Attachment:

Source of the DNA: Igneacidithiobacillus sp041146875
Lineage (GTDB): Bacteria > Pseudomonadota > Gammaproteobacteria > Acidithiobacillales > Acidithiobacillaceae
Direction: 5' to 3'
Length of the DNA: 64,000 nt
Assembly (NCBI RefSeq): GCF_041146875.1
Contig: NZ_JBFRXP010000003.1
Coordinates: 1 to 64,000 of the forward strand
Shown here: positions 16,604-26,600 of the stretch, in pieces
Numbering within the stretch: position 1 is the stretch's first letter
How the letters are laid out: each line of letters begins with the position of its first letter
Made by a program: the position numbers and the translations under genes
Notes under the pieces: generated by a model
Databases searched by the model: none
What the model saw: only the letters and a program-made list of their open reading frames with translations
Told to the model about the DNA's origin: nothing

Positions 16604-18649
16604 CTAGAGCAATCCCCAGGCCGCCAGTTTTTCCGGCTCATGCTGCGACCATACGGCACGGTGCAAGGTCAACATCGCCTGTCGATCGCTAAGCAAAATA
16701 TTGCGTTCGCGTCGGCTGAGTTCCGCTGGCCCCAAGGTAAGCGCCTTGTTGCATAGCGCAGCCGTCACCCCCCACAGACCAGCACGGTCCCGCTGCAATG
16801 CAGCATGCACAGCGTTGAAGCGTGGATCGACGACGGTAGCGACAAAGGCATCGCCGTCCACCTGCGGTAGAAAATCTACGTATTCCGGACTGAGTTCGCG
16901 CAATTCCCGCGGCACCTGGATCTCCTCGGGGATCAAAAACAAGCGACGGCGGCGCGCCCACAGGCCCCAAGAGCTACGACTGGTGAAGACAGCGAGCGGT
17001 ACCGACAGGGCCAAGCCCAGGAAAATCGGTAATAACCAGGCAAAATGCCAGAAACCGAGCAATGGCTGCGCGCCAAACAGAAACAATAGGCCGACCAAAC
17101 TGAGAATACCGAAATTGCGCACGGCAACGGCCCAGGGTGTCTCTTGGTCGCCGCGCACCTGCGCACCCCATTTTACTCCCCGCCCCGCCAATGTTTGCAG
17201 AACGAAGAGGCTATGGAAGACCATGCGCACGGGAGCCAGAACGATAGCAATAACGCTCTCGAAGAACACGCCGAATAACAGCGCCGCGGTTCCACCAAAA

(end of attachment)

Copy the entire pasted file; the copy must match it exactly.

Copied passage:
Source of the DNA: Igneacidithiobacillus sp041146875
Lineage (GTDB): Bacteria > Pseudomonadota > Gammaproteobacteria > Acidithiobacillales > Acidithiobacillaceae
Direction: 5' to 3'
Length of the DNA: 64,000 nt
Assembly (NCBI RefSeq): GCF_041146875.1
Contig: NZ_JBFRXP010000003.1
Coordinates: 1 to 64,000 of the forward strand
Shown here: positions 16,604-26,600 of the stretch, in pieces
Numbering within the stretch: position 1 is the stretch's first letter
How the letters are laid out: each line of letters begins with the position of its first letter
Made by a program: the position numbers and the translations under genes
Notes under the pieces: generated by a model
Databases searched by the model: none
What the model saw: only the letters and a program-made list of their open reading frames with translations
Told to the model about the DNA's origin: nothing

Positions 16604-18649
16604 CTAGAGCAATCCCCAGGCCGCCAGTTTTTCCGGCTCATGCTGCGACCATACGGCACGGTGCAAGGTCAACATCGCCTGTCGATCGCTAAGCAAAATA
16701 TTGCGTTCGCGTCGGCTGAGTTCCGCTGGCCCCAAGGTAAGCGCCTTGTTGCATAGCGCAGCCGTCACCCCCCACAGACCAGCACGGTCCCGCTGCAATG
16801 CAGCATGCACAGCGTTGAAGCGTGGATCGACGACGGTAGCGACAAAGGCATCGCCGTCCACCTGCGGTAGAAAATCTACGTATTCCGGACTGAGTTCGCG
16901 CAATTCCCGCGGCACCTGGATCTCCTCGGGGATCAAAAACAAGCGACGGCGGCGCGCCCACAGGCCCCAAGAGCTACGACTGGTGAAGACAGCGAGCGGT
17001 ACCGACAGGGCCAAGCCCAGGAAAATCGGTAATAACCAGGCAAAATGCCAGAAACCGAGCAATGGCTGCGCGCCAAACAGAAACAATAGGCCGACCAAAC
17101 TGAGAATACCGAAATTGCGCACGGCAACGGCCCAGGGTGTCTCTTGGTCGCCGCGCACCTGCGCACCCCATTTTACTCCCCGCCCCGCCAATGTTTGCAG
17201 AACGAAGAGGCTATGGAAGACCATGCGCACGGGAGCCAGAACGATAGCAATAACGCTCTCGAAGAACACGCCGAATAACAGCGCCGCGGTTCCACCAAAA